the choice of filling it up or not. Her interest is in having a speedy
camera, so the writing speed is important. However, since others have said
the Digi Reb won't be able to take advantage of that speed, the size is
moot.

>SNIP<
> Anything can & eventually will fail but in the case of quality
> memory flash cards, I think it's far more likely that my camera will
> fail 1st, mainly because it has moving parts.

The problem with a lifetime warranty isn't that the CF is better (it may
not be*), it's that when it does fail, the data are lost. The maker may
replace the card, but it's not the card that's lost, it's the very
important photos.

While I agree that buying a better card is worth the money generally, I'm
not convinced the card will last longer than the camera. It's not digital,
but my Nikon FM2n is 15 years old. I've dropped it onto asphalt and bent
the back, dropped it from an airport luggage card onto cement with no
apparent damage, had the lens mount vibrate loose, and so on in years of
travel and use in rain forests, on beaches, at Burning Man, and it still
functions fine. I get it tuned up and cleaned every few years and brought
back to spec. I'm not expecting the CF cards to last that long, but I
expect the FM2n to keep on going for the foreseeable future. -shrug- But
who knows?

*In fact, the higher price may reflect only the projected cost of replacing
a few cards. How many people will trouble themselves to send a card in
under warranty? (Same as mail-in rebates.) Jack the price of the cards up
to cover that cost, then offer the lifetime warranty.
--
Phil Stripling | email to the replyto address is presumed
The Civilized Explorer | spam and read later. email from this URL
http://www.cieux.com/ | http://www.civex.com/ is read daily.
Anonymous
December 17, 2004 6:22:54 PM

Archived from groups: rec.photo.digital (More info?)

> While I agree that buying a better card is worth the money generally, I'm
> not convinced the card will last longer than the camera. It's not digital,
> but my Nikon FM2n is 15 years old. I've dropped it onto asphalt and bent
> the back, dropped it from an airport luggage card onto cement with no
> apparent damage, had the lens mount vibrate loose, and so on in years of
> travel and use in rain forests, on beaches, at Burning Man, and it still
> functions fine. I get it tuned up and cleaned every few years and brought
> back to spec. I'm not expecting the CF cards to last that long, but I
> expect the FM2n to keep on going for the foreseeable future. -shrug- But
> who knows?

CF cards have a limitted life span, you can only erase a block so many
times before it's going to fail. Manufacturers often make claims like "up
to 100,000 cycles", meaning that's probably the most that you'll EVER get
out of them, with most failing significantly before that. Taking a picture
can be between 2 and 4 write cycles, and another when you wipe the card.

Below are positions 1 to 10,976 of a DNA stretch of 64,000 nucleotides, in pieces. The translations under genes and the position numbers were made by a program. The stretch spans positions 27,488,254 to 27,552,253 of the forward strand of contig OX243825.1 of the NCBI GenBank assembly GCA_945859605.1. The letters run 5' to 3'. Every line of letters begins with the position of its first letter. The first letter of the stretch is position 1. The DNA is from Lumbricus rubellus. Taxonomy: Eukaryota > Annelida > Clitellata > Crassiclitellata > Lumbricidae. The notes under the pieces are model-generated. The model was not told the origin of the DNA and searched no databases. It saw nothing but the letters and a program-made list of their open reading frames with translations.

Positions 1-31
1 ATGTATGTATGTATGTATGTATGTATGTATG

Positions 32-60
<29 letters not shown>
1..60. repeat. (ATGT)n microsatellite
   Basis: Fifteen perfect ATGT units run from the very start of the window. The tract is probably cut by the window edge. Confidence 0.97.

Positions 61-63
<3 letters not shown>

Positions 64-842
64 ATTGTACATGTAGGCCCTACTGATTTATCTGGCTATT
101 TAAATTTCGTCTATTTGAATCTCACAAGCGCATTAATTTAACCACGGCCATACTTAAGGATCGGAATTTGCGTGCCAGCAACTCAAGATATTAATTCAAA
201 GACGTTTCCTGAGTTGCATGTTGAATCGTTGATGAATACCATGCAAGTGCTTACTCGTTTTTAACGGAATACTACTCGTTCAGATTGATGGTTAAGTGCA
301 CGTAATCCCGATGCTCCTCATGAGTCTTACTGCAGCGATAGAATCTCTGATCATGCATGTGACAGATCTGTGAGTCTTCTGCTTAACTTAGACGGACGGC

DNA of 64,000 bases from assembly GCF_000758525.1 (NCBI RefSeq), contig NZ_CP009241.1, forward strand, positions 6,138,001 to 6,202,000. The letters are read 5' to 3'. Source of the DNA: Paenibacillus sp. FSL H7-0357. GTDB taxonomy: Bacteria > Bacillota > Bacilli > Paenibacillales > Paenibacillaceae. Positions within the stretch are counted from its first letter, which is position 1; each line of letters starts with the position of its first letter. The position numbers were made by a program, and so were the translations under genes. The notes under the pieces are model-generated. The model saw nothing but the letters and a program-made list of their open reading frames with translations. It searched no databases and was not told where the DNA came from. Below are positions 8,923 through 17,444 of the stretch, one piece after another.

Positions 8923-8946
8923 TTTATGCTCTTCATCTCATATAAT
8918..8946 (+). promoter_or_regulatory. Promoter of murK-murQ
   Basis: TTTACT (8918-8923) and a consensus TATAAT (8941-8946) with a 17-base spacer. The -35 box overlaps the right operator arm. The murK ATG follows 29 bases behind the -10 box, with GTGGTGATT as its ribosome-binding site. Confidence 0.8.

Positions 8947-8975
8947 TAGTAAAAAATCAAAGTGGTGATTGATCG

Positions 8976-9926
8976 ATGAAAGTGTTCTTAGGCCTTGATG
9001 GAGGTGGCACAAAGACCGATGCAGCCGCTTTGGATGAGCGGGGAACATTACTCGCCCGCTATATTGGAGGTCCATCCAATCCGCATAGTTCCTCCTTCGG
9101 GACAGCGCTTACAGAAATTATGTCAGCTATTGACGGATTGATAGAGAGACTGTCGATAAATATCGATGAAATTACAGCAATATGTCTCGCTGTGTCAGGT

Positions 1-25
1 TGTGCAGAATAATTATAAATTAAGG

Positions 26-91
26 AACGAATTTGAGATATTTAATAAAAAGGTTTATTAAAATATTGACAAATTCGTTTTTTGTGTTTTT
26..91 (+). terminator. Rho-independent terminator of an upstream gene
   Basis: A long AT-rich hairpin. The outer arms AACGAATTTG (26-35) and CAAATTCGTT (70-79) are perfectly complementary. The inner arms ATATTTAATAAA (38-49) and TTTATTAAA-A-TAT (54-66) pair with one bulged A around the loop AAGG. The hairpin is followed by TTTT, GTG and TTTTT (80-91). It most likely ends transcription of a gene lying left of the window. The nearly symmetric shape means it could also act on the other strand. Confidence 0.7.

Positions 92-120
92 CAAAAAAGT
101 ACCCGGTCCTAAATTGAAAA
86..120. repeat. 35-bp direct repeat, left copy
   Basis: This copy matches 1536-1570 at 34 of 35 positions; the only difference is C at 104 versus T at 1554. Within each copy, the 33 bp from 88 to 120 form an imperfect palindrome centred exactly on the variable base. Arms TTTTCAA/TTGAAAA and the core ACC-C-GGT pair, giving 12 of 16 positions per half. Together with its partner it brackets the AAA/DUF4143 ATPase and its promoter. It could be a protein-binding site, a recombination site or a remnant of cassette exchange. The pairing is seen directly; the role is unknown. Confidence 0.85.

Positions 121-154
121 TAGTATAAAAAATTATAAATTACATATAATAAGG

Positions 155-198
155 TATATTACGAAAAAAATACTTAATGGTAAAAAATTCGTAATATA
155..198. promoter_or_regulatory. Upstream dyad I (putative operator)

So, with 3-5 write cycles per photo, that's a max of 33,000 photos, with 1/2
of that more likely. 16,000 shots is still quite a bit, however - how much
would 16,000 exposures of film cost? : )

> *In fact, the higher price may reflect only the projected cost of
replacing
> a few cards. How many people will trouble themselves to send a card in
> under warranty? (Same as mail-in rebates.) Jack the price of the cards up
> to cover that cost, then offer the lifetime warranty.

That's exactly how it works. Warranties aren't really based on
longevity, but on the economics of the situation.

steve
Anonymous
December 18, 2004 12:14:05 AM

Archived from groups: rec.photo.digital (More info?)

>Does the digi-reb avail itself of the WA speed?

The DRebel is pretty slow, so a faster card won't make much difference.

-Joel

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Anonymous
December 18, 2004 1:47:25 AM

Archived from groups: rec.photo.digital (More info?)

On Fri, 17 Dec 2004 15:22:54 -0700, "Steve Wolfe" <unt@codon.com>
wrote:

>> While I agree that buying a better card is worth the money generally, I'm
>> not convinced the card will last longer than the camera. It's not digital,
>> but my Nikon FM2n is 15 years old. I've dropped it onto asphalt and bent
>> the back, dropped it from an airport luggage card onto cement with no
>> apparent damage, had the lens mount vibrate loose, and so on in years of
>> travel and use in rain forests, on beaches, at Burning Man, and it still
>> functions fine. I get it tuned up and cleaned every few years and brought
>> back to spec. I'm not expecting the CF cards to last that long, but I
>> expect the FM2n to keep on going for the foreseeable future. -shrug- But
>> who knows?
>
> CF cards have a limitted life span, you can only erase a block so many
>times before it's going to fail. Manufacturers often make claims like "up
>to 100,000 cycles", meaning that's probably the most that you'll EVER get
>out of them, with most failing significantly before that. Taking a picture
>can be between 2 and 4 write cycles, and another when you wipe the card.